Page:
Devotionals, Issue 32

Broken, But Not Forsaken

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Broken, But Not Forsaken

I was 17 and far from God. It had been a whole year of running away from Him and skipping church youth group because I felt
guilty. Guilty because I had been holding on to feelings for a non-Christian boy when I knew I shouldn’t have. Guilty because I had chosen to distance myself from church friends instead of drawing closer to them. Guilty because I was no longer the “good” Christian girl who set an example for the younger ones. I felt like a disappointment to God.

Throughout the year, even though I had sensed God telling me to come back to Him and surrender my struggles to Him, I chose to ignore His voice and went the opposite way. It was a very dark period, and many times I cried myself to sleep, feeling terrible for keeping God out of my life. Even though it hurt to be far from God, I became comfortable in my loneliness and pain, and continued to do things my way.

But one night, I couldn’t run from God anymore. Because I was tired. So tired of running away. The tears kept coming as I confessed, “God, I’m sorry! I’m sorry for grieving You, for running from You for so long. I had refused to surrender my life to You. But I can’t do it anymore. I need You. Please forgive me. Will You be willing to take me back?”

That point of feeling utterly broken, with nothing much to offer God except a heart of repentance, echoes that of King David in Psalm 51:16–17, “You do not delight in sacrifice, or I would bring it; You do not take pleasure in burnt offerings. My sacrifice, O God, is a broken spirit; a broken and contrite heart You, God, will not despise.”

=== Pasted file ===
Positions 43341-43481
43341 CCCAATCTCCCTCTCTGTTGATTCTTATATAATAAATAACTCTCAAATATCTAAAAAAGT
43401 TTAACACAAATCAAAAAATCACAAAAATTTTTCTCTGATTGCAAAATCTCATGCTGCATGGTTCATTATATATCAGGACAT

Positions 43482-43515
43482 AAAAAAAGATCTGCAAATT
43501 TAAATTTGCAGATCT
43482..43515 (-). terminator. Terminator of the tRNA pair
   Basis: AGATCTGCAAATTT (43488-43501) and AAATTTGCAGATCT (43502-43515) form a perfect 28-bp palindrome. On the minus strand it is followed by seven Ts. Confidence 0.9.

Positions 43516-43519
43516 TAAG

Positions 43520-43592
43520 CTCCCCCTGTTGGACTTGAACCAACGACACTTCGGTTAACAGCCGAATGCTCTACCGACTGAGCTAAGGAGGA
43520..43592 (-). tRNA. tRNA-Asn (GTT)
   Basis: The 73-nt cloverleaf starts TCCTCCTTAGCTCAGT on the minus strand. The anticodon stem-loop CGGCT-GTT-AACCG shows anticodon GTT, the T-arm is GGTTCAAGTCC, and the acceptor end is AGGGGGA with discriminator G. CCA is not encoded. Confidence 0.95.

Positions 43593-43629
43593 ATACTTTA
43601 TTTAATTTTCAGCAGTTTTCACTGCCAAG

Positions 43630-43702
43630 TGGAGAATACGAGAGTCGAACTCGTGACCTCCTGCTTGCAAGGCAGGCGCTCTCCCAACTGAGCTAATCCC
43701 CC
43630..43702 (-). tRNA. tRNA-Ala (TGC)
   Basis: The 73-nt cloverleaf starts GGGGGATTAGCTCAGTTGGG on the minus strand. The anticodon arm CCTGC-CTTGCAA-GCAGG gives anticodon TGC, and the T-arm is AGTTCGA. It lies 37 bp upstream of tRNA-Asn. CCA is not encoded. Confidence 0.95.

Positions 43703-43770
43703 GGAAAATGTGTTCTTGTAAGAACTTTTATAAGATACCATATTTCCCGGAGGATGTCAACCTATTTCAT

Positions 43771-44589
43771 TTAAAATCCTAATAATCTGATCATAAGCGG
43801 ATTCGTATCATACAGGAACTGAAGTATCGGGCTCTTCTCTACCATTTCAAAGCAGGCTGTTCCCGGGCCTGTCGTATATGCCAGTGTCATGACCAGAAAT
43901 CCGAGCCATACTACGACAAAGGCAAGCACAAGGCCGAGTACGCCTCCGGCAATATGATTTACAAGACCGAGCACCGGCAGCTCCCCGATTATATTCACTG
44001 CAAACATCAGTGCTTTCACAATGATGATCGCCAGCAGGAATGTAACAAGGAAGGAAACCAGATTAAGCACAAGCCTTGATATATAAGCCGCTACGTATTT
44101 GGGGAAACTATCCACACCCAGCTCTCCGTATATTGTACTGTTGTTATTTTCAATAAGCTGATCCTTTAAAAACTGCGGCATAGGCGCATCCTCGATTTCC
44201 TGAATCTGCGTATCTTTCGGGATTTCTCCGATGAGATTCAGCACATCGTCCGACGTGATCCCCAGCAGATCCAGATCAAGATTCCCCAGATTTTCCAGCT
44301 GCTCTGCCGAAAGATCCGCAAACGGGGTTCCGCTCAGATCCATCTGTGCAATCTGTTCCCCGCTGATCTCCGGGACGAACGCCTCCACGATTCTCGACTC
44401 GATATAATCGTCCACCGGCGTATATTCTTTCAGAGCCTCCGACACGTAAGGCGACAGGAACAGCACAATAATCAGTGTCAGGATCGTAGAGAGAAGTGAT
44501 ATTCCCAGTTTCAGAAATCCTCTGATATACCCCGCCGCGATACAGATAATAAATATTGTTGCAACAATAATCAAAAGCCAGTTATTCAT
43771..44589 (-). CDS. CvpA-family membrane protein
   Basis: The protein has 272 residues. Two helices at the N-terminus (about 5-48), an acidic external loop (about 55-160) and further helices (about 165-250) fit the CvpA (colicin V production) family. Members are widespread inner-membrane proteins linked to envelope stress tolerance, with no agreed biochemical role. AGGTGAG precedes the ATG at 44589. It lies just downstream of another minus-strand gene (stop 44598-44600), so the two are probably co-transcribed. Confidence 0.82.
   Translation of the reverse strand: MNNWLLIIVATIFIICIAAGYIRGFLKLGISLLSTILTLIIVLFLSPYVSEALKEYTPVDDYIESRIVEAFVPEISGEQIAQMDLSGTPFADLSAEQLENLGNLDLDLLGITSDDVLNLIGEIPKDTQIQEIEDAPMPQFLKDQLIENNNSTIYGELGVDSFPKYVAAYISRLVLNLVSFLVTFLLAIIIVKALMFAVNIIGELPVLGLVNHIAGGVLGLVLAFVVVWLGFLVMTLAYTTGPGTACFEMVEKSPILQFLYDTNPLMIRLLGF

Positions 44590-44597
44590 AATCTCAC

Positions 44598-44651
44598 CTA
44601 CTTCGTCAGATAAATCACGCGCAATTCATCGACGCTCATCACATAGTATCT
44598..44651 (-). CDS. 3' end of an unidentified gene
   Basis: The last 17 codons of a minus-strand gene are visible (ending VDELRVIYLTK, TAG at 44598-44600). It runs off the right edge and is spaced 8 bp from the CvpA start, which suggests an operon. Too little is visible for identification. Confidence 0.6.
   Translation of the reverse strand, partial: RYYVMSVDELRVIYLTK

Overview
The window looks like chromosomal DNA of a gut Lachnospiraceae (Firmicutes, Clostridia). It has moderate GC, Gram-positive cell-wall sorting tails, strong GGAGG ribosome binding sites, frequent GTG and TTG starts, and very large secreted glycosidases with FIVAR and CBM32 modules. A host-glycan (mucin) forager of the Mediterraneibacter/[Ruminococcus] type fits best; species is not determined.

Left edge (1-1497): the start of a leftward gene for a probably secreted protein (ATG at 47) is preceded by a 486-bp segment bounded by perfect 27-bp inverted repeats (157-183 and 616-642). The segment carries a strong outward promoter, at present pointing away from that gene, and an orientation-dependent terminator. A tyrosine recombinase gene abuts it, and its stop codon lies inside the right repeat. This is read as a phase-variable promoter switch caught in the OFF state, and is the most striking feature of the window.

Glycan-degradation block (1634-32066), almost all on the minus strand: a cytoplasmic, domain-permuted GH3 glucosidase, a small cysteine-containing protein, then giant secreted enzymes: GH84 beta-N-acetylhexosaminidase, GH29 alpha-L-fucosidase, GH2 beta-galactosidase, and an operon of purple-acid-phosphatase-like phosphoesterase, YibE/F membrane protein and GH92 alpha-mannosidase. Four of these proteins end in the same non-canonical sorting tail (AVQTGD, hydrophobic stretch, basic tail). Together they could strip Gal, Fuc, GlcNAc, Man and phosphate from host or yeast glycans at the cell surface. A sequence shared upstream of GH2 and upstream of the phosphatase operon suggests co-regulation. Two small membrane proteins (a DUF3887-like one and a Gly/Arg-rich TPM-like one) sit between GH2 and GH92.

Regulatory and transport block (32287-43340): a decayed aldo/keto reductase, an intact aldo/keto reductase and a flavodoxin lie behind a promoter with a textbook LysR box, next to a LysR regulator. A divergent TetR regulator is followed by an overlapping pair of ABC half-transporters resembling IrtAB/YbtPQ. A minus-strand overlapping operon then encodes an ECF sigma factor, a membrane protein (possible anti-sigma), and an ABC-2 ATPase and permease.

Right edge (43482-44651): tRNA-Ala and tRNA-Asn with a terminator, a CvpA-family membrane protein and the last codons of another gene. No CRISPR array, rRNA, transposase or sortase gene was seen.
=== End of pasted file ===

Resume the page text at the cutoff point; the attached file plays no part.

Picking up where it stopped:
At that time, Nathan the prophet had confronted David about his secret sin of sleeping with a married woman and plotting the murder of her husband so as to make her his own (2 Sam 11–12). Faced with the full implications of his crime (2 Sam 12:7–14), David poured out his brokenness in Psalm 51 as an act of confession, where he repented of his sin, asked for God’s mercy and forgiveness, and offered his “broken and contrite heart” as a sacrifice which meant much more than burnt animal offerings. David’s brokenness and repentance were what God desired for him. It wasn’t about justifying one’s actions or making it up to God by doing good things, but seeking forgiveness at God’s throne of grace so as to make peace with Him and to worship Him wholeheartedly again.

As I continued to pray and ask God to “take me back”, an image surfaced in my mind: it was a circle, with God standing at the tip of the circle with outstretched arms towards me. No matter where I tried to run in this circle, to the left or to the right, I would end up running back to God. It was then that I realised that all this while, even though I thought I had been running away from God, He had never let me go. He was patiently and lovingly waiting for me to return to Him. I was overcome with joy, realising that our faithful, merciful Father never forsakes His children. All I had to offer Him was brokenness and tears, a confession from the heart and a spirit of repentance. And He received it so readily, with a smile on His face, delighted that His prodigal daughter had now come home.

Heavenly Father, forgive me for the times when I sinned and grieved Your Spirit. Here’s my life, God. I desire to surrender it back to You. Amen.

1. What is an area in your life that you need to confess and repent before God?
2. What will you bring to offer God today?

Read and reflect on these passages on “Confession & Repentance”:
o 2 Chronicles 7:11–14 (cf.Deut28)
o Luke 18:9–14
o 1 John 1:8-9

If you’re wondering what is the purpose of having so many different books in the Bible, did you know that they are “one unified story that leads to Jesus”?

Check out for animated videos that explore various books and themes of that one unified story.

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